Granted, if those taxpayers have non-working dependents of their own, they may be supporting MORE than 1 person.  My housemate Adam, for instance, pays his full mandated amount of taxes (probably more than that, actually, since he doesn't itemize deductions) AND supports me at the same time.  I don't think this is a great state of affairs.  I would much rather be self-supporting, more because it'd give me somewhat more freedom and control over my life than because I consider our current situation to be straight-out immoral.  Our setup is one of voluntary exchange (although I'm getting more than he is from my perspective, at least), in contrast to whatever other invisible stranger he's helping to support at the point of a gun.

Enough about me, though.  I think one of the more grievous aspects of this situation is the incredible distortions it produces.  A lot of these welfare programs, for instance, can only be spent on specific goods, like medical care, food, housing, power, etc.  So regardless, money is being drained out of other areas of the economy and directed toward this, instead.  The various education benefits aren't even mentioned.  Here's the thing, too--I have NEVER made more money in a year than the final benefits cliff in that graphic, yet I have never received money from ANY of these programs.  Maybe I should have gotten myself knocked up.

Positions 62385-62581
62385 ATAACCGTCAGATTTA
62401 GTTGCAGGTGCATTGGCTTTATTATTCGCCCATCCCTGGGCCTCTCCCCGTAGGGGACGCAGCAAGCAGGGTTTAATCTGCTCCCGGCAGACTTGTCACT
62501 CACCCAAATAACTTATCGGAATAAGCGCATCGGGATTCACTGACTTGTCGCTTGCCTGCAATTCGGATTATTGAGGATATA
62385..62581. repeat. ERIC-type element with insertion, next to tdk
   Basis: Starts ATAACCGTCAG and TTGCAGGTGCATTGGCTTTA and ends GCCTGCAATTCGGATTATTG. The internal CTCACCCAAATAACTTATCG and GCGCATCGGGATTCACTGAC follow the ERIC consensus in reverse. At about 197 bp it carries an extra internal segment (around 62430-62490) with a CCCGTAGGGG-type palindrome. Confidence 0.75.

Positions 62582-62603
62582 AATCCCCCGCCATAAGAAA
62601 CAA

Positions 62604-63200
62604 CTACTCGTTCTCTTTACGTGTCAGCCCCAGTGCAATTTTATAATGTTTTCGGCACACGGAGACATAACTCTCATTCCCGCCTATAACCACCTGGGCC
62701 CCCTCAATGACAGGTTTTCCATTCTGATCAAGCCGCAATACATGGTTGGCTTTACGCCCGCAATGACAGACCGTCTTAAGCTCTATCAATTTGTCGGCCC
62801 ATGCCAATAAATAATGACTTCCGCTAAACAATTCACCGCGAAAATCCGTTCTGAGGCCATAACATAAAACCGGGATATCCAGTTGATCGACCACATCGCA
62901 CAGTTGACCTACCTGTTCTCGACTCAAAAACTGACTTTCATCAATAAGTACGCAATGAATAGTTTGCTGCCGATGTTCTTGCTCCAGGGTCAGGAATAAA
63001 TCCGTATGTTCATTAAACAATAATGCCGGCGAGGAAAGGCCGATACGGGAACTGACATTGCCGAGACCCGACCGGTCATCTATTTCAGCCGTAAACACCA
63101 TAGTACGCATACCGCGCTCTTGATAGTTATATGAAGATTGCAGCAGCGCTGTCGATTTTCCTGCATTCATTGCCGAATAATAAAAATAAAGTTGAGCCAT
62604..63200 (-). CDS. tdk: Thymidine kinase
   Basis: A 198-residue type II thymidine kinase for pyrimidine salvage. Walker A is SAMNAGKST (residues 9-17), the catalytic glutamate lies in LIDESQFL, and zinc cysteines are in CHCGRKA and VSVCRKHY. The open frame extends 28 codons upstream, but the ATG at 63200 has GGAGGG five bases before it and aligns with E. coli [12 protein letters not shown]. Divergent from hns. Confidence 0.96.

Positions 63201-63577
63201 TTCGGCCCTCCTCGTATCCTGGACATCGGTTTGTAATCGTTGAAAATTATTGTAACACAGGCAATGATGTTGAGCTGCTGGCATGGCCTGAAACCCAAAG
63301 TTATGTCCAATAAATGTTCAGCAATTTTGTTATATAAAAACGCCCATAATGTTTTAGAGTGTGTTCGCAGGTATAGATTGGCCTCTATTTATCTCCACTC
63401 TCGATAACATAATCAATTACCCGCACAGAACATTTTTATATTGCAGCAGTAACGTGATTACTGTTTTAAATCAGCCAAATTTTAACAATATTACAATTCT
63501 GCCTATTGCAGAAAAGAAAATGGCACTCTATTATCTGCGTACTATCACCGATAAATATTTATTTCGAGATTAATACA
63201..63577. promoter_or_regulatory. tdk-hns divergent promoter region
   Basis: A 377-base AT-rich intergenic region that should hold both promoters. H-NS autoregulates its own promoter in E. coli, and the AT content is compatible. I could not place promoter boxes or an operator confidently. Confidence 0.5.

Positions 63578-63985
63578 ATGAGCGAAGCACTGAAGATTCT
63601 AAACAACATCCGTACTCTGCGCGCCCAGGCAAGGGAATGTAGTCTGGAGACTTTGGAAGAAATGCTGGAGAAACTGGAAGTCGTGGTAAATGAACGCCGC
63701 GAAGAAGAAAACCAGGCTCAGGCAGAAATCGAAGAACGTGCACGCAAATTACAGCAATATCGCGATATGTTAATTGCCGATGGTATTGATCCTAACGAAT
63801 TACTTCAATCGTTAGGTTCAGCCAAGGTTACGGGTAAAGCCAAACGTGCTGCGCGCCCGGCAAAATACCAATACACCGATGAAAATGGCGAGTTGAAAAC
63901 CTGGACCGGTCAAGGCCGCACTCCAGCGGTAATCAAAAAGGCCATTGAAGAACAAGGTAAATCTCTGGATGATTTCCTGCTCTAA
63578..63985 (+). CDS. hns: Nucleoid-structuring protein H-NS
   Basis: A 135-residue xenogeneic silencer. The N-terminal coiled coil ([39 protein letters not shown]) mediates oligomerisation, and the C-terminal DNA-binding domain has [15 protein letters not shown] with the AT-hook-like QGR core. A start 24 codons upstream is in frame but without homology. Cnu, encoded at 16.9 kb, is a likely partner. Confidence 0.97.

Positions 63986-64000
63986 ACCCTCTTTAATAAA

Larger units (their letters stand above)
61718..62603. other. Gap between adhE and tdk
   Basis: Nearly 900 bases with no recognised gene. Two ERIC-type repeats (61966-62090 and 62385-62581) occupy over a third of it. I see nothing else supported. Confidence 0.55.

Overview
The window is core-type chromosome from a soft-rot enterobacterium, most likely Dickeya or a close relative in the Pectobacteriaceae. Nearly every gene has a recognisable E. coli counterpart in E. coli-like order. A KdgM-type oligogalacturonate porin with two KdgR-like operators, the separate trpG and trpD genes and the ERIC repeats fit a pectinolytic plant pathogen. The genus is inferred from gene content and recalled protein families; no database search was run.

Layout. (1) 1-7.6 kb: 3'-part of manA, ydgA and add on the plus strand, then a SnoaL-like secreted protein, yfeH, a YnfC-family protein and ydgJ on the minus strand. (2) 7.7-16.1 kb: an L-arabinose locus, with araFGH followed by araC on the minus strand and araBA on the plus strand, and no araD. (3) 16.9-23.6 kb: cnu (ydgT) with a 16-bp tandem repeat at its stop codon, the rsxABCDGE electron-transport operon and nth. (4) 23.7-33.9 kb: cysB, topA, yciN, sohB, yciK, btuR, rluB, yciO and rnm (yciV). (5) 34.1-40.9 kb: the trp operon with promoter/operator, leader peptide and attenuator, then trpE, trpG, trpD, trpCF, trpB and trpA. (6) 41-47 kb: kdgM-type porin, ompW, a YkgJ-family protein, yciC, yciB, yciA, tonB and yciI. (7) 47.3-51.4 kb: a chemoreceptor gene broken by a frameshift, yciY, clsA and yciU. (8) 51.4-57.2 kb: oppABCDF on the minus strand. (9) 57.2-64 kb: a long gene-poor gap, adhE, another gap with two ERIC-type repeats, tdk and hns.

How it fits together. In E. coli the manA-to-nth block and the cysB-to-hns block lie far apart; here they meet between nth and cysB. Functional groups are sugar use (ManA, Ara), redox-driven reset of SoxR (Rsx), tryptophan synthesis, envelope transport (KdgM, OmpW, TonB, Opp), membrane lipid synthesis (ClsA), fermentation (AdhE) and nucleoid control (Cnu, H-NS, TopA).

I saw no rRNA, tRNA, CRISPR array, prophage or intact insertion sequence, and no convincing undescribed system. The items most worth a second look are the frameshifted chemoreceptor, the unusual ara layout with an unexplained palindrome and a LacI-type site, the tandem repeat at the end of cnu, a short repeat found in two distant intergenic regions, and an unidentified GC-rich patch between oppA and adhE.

And people wonder why I'm not rushing around straining myself to find a job.

Nov 23, 2012


My hard work is paying off.  After weeks of being plateau'd at 310 lbs, I've finally cracked 300, meaning I've lost over 95 lbs.

Next goal: 200.  Should take about six weeks, right? :o)

Nov 16, 2012

Thought of the Day

One indication that your grasp of a given topic is progressing is when your first reaction to a dictionary definition is that you could improve that definition substantially.

Nov 10, 2012

Toxic People

Via Gus Van Horn I ran across this interesting article about detecting and dealing with toxic customers.  While I've dealt with my share of this sort of thing in my work life, what I find most interesting is that I run across huge numbers of people with precisely this kind of toxicity in their interpersonal dealings, particularly online.

I need to think about it some more, but offhand I'd have to say that it all seems to originate in the article's point #4: unrealistic expectations.  I think that's the biggest, brightest, and easiest-to-detect warning sign of toxicity in a person, and it seems to be pretty darn universal.  So the solution is that when somebody starts complaining or asking for things you don't intend to provide, do not bend over backwards for them.